My son was bright but his grades in school were dull: A's in the subjects he liked, C's in classes he found tedious. He forgot his homework or didn't bother to do it. He lost things.

“It's ADHD and EDD,” another of his elementary school teachers assured me—while standing in the hallway at a school concert. “Medicate him and he'll be an A student.”

Frightened by the accumulating alphabet of pathologies, I took my son to a professional who specializes in testing for educational disabilities and sat in the waiting room with the door ajar. I fell asleep listening to the tester's droning voice as she had him do repetitive tasks to see if he had an attention disorder. Big surprise: he did.

Except, that is, outside of school. At home, he built the Taj Mahal out of Legos by himself, fashioned a go-kart out of a skateboard strapped to a leaf blower, and talked at great length about concepts like parallel universes. In the driveway, he would try tricks on his scooter for hours at a time until he perfected them. He loved helping his grandmother with her computer. His summer camp counselors said there was nobody more enthusiastic about hiking, canoeing, and dissecting owl pellets.

The teachers and the tester sent me to a psychiatrist, so that my son could be evaluated further for ADHD. The psychiatrist, a lovely young man with lots of degrees but no kids of his own, was so neat and tidy that he arranged pens by color on his desk. He chatted with my son and invited him to make paper airplanes. The psychiatrist spent a long time getting the creases just right on one paper airplane.

My son, meanwhile, built six really gnarly planes, weighing them down at the nose with paper clips and bending the wings in various ways so that the planes could fly in spirals or circles or shoot straight across the room, as one did—right into the psychiatrist's tender temple. After spending less than an hour with my son, the psychiatrist wrote a prescription for a stimulant that would help him focus in school “and rein in his behavior problems.”

“Should I give it to him on a weekend to see how it goes?” I asked.

The psychiatrist waved a hand. “No need. This is very mild. It'll be fine.”

Luckily, I ignored this advice and gave the drug to my son on a Saturday. It was a nightmare. Or, rather, it was my son's nightmare: he spun in circles, couldn't sleep, and said monsters were coming in the window.

We took him off the drug. We made him finish his public elementary school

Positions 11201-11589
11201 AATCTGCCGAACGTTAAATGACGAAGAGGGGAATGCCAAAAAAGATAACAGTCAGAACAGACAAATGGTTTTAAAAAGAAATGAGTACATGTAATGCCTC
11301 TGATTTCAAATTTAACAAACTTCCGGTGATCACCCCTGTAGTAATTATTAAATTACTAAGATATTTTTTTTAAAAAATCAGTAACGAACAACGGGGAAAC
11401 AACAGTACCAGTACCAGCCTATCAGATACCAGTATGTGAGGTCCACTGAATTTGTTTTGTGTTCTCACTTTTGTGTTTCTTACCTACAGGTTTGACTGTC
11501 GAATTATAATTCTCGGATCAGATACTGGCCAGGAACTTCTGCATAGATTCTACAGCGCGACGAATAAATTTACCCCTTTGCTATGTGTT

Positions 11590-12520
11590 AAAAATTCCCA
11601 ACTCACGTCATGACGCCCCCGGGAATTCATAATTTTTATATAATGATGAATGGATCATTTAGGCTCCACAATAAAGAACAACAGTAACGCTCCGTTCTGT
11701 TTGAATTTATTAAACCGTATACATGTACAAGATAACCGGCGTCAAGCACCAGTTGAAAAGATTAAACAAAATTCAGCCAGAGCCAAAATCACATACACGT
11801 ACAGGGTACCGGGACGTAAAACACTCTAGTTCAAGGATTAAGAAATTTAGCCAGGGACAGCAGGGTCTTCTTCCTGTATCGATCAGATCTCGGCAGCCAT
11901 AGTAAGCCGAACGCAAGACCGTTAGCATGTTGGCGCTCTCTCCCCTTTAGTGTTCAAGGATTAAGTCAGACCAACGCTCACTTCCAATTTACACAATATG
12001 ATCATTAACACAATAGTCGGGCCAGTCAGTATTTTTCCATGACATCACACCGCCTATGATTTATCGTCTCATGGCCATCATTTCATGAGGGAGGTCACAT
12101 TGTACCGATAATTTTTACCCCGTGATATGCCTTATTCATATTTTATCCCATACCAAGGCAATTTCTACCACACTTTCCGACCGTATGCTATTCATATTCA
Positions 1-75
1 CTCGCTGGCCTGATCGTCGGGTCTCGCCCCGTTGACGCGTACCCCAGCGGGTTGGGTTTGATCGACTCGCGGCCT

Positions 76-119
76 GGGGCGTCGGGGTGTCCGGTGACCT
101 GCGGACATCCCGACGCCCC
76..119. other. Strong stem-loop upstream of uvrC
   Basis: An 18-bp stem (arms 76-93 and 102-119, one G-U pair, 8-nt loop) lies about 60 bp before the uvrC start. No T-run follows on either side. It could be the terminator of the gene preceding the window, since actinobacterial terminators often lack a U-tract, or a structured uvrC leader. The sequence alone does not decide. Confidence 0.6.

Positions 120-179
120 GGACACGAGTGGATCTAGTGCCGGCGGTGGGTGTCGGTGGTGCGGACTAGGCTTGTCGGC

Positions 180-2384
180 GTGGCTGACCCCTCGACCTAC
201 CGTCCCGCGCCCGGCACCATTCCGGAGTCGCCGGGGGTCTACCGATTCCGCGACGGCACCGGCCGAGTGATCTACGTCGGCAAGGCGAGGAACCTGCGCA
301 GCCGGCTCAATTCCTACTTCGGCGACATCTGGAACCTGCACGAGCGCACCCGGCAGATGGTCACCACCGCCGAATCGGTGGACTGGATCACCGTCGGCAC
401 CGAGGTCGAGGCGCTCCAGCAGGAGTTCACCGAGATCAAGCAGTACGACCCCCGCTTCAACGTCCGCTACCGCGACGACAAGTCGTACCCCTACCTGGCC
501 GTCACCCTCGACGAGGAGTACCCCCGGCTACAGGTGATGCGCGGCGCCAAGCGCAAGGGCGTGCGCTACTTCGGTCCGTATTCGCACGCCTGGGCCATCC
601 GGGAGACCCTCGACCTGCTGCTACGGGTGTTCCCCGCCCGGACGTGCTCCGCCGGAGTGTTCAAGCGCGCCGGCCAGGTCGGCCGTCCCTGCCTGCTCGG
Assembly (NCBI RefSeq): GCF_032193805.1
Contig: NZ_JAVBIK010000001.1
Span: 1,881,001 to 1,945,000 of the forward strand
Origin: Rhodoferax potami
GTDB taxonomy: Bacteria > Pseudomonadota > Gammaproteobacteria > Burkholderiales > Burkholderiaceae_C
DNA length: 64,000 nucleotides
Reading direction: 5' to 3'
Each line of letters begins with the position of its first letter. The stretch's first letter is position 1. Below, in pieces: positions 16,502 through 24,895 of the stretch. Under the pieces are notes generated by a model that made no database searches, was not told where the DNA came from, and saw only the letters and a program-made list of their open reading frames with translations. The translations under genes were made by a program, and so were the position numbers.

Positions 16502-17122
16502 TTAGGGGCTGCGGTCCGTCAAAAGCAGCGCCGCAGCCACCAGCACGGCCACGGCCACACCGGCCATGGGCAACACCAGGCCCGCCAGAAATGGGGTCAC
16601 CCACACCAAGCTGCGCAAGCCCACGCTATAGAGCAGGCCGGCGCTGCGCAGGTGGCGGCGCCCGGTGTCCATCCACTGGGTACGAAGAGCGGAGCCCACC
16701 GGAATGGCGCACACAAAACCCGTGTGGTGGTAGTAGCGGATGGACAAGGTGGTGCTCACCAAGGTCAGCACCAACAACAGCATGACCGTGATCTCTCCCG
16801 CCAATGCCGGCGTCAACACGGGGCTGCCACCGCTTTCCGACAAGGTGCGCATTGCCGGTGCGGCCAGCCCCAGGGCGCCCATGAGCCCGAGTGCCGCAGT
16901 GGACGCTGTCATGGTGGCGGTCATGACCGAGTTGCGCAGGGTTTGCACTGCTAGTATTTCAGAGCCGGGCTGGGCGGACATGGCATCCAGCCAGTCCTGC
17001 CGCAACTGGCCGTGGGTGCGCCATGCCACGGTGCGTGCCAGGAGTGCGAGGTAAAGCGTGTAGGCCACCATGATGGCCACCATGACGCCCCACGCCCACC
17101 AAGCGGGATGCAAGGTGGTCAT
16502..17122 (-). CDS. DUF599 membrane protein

through Grade 6, then tried our regional public middle school—the same one my older children had loved. It was a disaster. My son had classes of over 30 students apiece and, guess what? No hands-on activities and definitely no recess. He began hiding rather than get on the bus.

What could we conclude, but that our son was defective? At wit's end, my husband and I talked about another psychiatrist and different drugs. What stopped me from doing this wasn't any scholarly article—though I read everything I could find—but our babysitter, a college kid who had been put on Adderall in high school and taken himself off it after three years.

“The thing is,” the babysitter said, “I never knew whether it was me or the drug thinking, and after a while I felt like I'd never learn how to study if I had to depend on the drug.”

Finally I decided to abandon the public school and look at alternatives. We considered home schooling, Catholic school, a farm school, even a year at sea. We ended up in a tiny Montessori School where students did academic work at their own pace, had recess at least once a day, and spent a lot of time building things. Voila. My son was happy. It was so instant and complete a transformation that I had to keep pinching myself, waiting for the other shoe to drop.

It never did. “We love your son's creativity, his humor, and the way he thinks outside the box,” his math teacher told me. “He's a joy to have in class.”

No teacher had ever said that to me before. About my other children, yes, but not about this one. I adore my youngest son—he is funny, creative, witty, smart, daring, graceful, and loving. But I worried about him constantly, because I never thought I would see him succeed in school.

We had two blissful years at that Montessori School. Then what? In eighth grade, my son visited the public high school and was adamant about it not being the right place for him. This time, we decided to listen.